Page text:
A popular refrain at protests happening across the nation demands, “Tell me what democracy looks like!” It most certainly doesn’t look like the conduct of Congressman Lee Zeldin, who, since being sworn in for a second term on January 3, has insulted constituents who dare oppose his policies, refused repeated requests to schedule a town hall meeting, canceled an appearance where his constituents would finally have had an opportunity to question him directly, and then, taking a page right out of the Trump playbook, justified that cancellation by grossly misrepresenting the nature of a recent peaceful protest in East Patchogue. Perhaps Congressman Zeldin believes that having been elected to a second term, he is no longer required to represent or listen to the concerns of his entire district. Must we remind Zeldin that his obligations as a representative extend to all of us, even those of us who disagree with him?
Zeldin’s hostility toward those who dissent is evident in the tone and content of his Facebook postings regarding the recent women’s marches, which took place across the nation and the district. Thousands of CD#1 residents participated in protests from Sag Harbor to New York City and Washington, D.C., but our Congressman chose to focus on the narrow, unrepresentative comments of one incendiary presenter rather than the message of the millions who marched nationwide. In another post related to the march, he suggested that some of his constituents might hold views that are “off the reservation.” Two weeks later he again questioned his constituents’ sanity, using his 37th birthday as an occasion to express his “love” for “even those Hillary supporters who have lost [their] beautiful minds since the election.”
Zeldin’s “Trump-esque” behavior further degrades the standards of public office and is an insult to the integrity of public service. Zeldin’s un-statesmanlike behavior is not confined to his Facebook posts. Despite countless repeated and respectful requests of his constituents, he has refused to schedule a town hall meeting. Those requests began over a month ago, when sixty residents appeared at his Riverhead office to express their concerns about the repeal of the ACA and to ask for a public meeting at which they could pose their questions directly to the congressman, rather than a staff member. Several visits and hundreds, if not thousands of calls later, still, no town hall meeting has been scheduled.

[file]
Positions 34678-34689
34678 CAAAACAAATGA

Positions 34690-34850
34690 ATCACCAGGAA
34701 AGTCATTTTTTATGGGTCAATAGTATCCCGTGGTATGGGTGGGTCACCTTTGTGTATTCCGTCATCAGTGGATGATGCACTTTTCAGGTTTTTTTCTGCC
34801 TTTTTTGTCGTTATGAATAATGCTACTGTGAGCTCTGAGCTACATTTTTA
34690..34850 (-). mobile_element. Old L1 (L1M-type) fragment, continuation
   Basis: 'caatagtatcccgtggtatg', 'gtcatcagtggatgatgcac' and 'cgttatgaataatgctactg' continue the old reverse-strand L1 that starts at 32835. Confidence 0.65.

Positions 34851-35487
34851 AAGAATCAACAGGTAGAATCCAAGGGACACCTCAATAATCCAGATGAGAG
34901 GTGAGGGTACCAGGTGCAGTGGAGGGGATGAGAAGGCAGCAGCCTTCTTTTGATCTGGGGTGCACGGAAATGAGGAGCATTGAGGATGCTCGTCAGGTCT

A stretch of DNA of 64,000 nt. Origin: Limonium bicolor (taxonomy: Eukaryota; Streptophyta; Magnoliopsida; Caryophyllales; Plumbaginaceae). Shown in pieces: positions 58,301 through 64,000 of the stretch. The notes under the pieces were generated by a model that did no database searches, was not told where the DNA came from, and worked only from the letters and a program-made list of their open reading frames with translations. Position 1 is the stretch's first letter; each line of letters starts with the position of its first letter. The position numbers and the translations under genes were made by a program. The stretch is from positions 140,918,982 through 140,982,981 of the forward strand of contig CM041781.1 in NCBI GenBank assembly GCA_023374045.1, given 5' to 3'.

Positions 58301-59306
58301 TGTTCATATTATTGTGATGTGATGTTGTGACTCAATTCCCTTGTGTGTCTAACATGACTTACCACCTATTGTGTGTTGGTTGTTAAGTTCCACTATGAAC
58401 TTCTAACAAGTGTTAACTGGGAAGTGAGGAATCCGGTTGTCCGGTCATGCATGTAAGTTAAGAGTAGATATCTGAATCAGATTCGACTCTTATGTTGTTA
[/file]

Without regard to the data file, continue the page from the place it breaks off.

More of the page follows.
Last Thursday, our congressman figuratively slammed another door on his constituents by canceling the only appearance on his schedule which would have afforded the public an opportunity to ask questions. That April 13 event, which was to be held at Rogers Memorial Library in Southampton, was already “sold out,” with a growing waiting list. Zeldin apparently, didn’t care.
This cancellation was all the more shocking because it came a day after nearly 90 people braved the snowy roads to attend a meeting with Zeldin’s district director Mark Woolley at the Riverhead Free Library in order to peacefully and respectfully express their serious concerns about the Muslim travel ban, and, again, request a town hall meeting. Any congressman who takes seriously his obligation to represent all of his constituents would have interpreted this outpouring as a clear signal that public dialogue is needed. Indeed, not long ago, we had a congressman who did just that. In 2009, Congressman Tim Bishop received similar pressure from constituents. Bishop responded by agreeing to a town hall, knowing that many would be angry, but recognizing it was his duty to listen and consider dissenting views. Clearly, our new Congressman still has much to learn.
Zeldin’s refusal to hold a town hall meeting is particularly hypocritical since he initially rode into office on the coattails of the Tea Party. Many readers may recall his October 8, 2014 debate with then Congressman Tim Bishop, which was repeatedly disrupted by rowdy Zeldin supporters. As reported in an October 10, 2014 editorial in SoutholdLOCAL, when the debate moderator asked Zeldin to assist in quieting his “unruly supporters, Zeldin declined, putting his hands up in the air in a gesture of helplessness.” Clearly, Zeldin can’t handle the pressure when the tables are turned. And, if Zeldin fears that we will engage in the same type of unruly conduct that he tacitly approved in his Tea Party supporters, he should know that is a strategy most constituents have intentionally chosen not to adopt. And surely his own staff member, Mark Woolley, can attest to the respect with which he has been treated at constituent meetings. IF only we could get the same from the Congressman.
Hiding from dissent will not make it go away, Congressman Zeldin. Although just a little over a month ago you swore to uphold the Constitution, it seems you now have little regard for one of the greatest freedoms in a democracy like ours: the right to free speech. Come out from your hiding place, Congressman, and listen to all of your constituents.
Amy Turner is a retired attorney and educator and a longtime resident of Wainscott.
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